With the release of retired Secretary of Defense Robert Gates’s book “Duty,” the pundits have focused on the critical assessment of the confusing Obama-Gates relationship. At times, there appears to be almost no disagreement that they agreed 99 percent percent of the time and Secretary Gates admired his commander in chief.
Secretary Gates thought the president may have accelerated the end of the Iraq War for political reasons. President Obama said he would get us out if he was elected. I’m pretty sure that the secretary of defense is supposed to advise his commander, then the commander makes a command decision and they all work together to accomplish that goal. The president wanted out and the military commanders wanted to stay and finish the war. The secretary is supposed to support his commander before his subordinates. The secretary felt that the White House staff was undermining his military. It was his job to make sure they were all on the same page.
Secretary Gates has already denied the misrepresentations about his book. Who are we going to believe about the misrepresentations — the guy who wrote the book or the guys that read the book? He said the president sent in a surge of troops, but later thought it was not working. Secretary Gates said the president did not have a passion for the wars in Iraq and Afghanistan and seemed more focused on domestic problems. What, like the worst depression this country had seen since the ’30s, rising unemployment and a spiraling deficit left to him by his predecessor? Excuse him for not concentrating on the wars. But it is not unreasonable that the war was the Alpha and the Omega for the secretary of defense.
Let us remember we did not have to fight this war. We went in under false assumptions and when we discovered that we were wrong, we stayed anyway. History will show that 4,486 Americans died as a result of faulty intelligence, allegedly. A total of over 110,000 people died as a result of that invasion, including over 26,000 of the enemy. And at least 84,000 non-combatants. Not including lives lost, the cost to the American taxpayer was estimated to be between $1.9 trillion to $3 trillion. The real question is why it took so long to get out once we knew they didn’t have weapons of mass destruction. Remember, Secretary Colin Powell said, “It’s the pottery barn rule: You break it, you have to buy it.”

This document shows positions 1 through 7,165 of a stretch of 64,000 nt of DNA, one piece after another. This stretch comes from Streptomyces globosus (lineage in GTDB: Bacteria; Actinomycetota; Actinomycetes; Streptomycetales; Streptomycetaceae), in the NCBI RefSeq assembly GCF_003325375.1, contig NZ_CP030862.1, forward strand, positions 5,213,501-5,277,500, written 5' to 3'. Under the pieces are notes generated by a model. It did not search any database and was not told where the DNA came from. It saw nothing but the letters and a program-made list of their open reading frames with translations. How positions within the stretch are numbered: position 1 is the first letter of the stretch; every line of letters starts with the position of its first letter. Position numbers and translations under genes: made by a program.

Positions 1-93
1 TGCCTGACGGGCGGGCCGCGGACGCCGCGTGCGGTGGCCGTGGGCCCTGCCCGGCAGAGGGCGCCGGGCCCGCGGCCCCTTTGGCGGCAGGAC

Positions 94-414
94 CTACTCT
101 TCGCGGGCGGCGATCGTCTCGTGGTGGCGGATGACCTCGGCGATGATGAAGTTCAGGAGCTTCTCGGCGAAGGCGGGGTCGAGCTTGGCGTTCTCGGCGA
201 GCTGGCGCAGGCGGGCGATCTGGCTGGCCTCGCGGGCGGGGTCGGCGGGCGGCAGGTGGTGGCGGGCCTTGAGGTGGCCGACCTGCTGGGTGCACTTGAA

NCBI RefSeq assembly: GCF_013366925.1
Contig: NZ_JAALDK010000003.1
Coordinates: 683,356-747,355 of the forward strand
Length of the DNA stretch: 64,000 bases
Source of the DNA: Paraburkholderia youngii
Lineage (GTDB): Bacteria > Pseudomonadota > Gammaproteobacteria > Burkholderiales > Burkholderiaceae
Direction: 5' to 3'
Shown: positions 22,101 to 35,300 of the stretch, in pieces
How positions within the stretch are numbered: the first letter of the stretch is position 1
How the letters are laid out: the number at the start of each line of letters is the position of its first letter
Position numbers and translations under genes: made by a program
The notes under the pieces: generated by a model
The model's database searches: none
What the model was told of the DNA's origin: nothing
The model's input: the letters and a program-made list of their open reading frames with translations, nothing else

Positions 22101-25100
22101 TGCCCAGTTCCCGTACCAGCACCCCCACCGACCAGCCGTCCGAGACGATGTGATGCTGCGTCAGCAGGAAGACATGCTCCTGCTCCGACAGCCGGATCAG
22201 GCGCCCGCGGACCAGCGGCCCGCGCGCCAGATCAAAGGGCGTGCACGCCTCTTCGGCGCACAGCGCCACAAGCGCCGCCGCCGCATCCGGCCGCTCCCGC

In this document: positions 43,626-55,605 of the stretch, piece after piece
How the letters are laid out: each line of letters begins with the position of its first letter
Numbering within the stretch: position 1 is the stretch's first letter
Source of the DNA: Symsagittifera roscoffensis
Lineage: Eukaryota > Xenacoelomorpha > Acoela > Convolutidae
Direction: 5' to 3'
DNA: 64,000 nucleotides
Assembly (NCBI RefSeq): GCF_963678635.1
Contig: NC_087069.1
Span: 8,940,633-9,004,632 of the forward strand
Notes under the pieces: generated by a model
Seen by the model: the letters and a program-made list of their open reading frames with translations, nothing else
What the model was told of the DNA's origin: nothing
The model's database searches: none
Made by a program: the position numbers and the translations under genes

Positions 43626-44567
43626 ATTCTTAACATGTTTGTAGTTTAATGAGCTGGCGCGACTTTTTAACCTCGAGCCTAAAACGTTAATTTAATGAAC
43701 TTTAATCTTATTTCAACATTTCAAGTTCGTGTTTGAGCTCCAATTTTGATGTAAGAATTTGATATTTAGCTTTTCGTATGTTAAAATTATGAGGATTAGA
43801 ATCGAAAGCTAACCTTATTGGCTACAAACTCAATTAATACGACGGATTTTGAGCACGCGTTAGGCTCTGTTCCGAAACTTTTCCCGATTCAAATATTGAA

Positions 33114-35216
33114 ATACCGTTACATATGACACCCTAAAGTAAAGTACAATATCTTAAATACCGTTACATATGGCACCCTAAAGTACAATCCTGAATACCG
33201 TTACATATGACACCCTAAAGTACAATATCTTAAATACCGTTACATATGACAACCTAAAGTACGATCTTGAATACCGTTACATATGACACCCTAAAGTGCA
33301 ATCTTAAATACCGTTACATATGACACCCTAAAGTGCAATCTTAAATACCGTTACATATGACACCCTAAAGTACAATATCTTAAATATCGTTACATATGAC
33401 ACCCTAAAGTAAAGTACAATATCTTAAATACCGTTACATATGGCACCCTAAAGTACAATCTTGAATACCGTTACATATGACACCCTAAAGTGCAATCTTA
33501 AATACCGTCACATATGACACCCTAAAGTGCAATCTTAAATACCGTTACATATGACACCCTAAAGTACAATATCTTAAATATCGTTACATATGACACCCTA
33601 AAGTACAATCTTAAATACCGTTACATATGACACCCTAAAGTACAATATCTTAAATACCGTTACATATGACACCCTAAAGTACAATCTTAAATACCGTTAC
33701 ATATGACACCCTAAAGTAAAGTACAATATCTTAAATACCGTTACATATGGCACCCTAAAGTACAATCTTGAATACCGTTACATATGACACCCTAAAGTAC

We did stay and try to fix it, but all the king’s horses and all the king’s men couldn’t put Iraq back together again. Despite six years of training, the Iraqi armies were unable to stand up one unit of competent soldiers. How long were we planning to stay and protect the country that we broke? President Obama said he would get us out and he did.
I have no problem with going to war in Afghanistan, although I think we made our point a long time ago. I am in favor of drone bombing anything that looks like a terrorist until the people of Afghanistan stop giving aid and comfort to our enemies. I feel for the innocent men, women and children who get killed in collateral damage, but if you let them hide in your house, church, school or hospital, well, the friend of my enemy is my enemy. Terrorists understand terror. It is the only effective way to fight terrorists.
I feel that way about Pakistan, where I think, our friends, the Pakistani government, had to have known where Osama bin Laden was hiding. That whole town should disappear from the face of the earth. But that is not how the leader of the free world operates. Nor should he. A good leader sets the example.
I applaud President Obama for ending the Iraq War. Let us not forget we were on the verge of leaving troops for support and the Iraqis wanted more money and refused to accept any of the conditions we needed to justify staying. Like they were doing us a favor by letting us stay. So, we picked up our football and went home. Now they are killing each other instead of us. Insha’Allah. As Allah wills it, it shall be done.
I think Secretary Gates did a disservice to his office and his president by publishing this book while the president was still in office. He has served under enough presidents that he must know he cannot begin to understand what it is like to make those decisions. Only other presidents understand.
John Wallace lives in Leesburg and works at the post office.